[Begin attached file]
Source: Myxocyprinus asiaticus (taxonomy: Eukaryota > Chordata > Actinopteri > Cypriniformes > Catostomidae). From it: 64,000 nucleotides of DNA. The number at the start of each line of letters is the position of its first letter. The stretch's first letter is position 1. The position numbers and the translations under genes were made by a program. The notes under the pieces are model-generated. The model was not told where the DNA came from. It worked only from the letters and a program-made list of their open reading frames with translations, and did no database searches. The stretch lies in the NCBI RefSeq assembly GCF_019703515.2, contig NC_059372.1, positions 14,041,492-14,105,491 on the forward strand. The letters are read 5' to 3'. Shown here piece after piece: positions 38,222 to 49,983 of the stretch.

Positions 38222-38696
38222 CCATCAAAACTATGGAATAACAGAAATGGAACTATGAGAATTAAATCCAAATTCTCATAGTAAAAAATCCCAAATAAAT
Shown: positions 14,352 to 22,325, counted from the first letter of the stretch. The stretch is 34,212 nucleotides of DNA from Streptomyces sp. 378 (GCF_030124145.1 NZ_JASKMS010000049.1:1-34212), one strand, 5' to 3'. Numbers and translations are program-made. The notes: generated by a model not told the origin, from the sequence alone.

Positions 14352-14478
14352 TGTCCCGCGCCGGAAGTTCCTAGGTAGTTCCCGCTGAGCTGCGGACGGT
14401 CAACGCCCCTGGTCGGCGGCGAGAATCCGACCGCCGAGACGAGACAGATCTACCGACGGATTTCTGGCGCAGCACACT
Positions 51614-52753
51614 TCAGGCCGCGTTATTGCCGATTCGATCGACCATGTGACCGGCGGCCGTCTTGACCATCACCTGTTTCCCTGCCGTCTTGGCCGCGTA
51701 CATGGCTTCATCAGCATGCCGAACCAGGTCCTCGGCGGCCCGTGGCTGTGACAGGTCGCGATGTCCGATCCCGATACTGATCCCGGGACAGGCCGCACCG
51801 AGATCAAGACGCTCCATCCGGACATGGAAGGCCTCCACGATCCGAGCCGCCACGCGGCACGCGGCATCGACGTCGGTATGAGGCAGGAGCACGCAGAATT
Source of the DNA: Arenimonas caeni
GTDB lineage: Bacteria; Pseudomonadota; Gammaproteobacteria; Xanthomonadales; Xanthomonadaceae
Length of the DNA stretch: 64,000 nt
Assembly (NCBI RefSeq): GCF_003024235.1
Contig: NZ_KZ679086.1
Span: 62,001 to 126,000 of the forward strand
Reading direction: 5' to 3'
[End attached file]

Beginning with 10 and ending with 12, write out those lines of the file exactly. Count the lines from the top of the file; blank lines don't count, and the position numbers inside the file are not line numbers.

51701 CATGGCTTCATCAGCATGCCGAACCAGGTCCTCGGCGGCCCGTGGCTGTGACAGGTCGCGATGTCCGATCCCGATACTGATCCCGGGACAGGCCGCACCG
51801 AGATCAAGACGCTCCATCCGGACATGGAAGGCCTCCACGATCCGAGCCGCCACGCGGCACGCGGCATCGACGTCGGTATGAGGCAGGAGCACGCAGAATT
Source of the DNA: Arenimonas caeni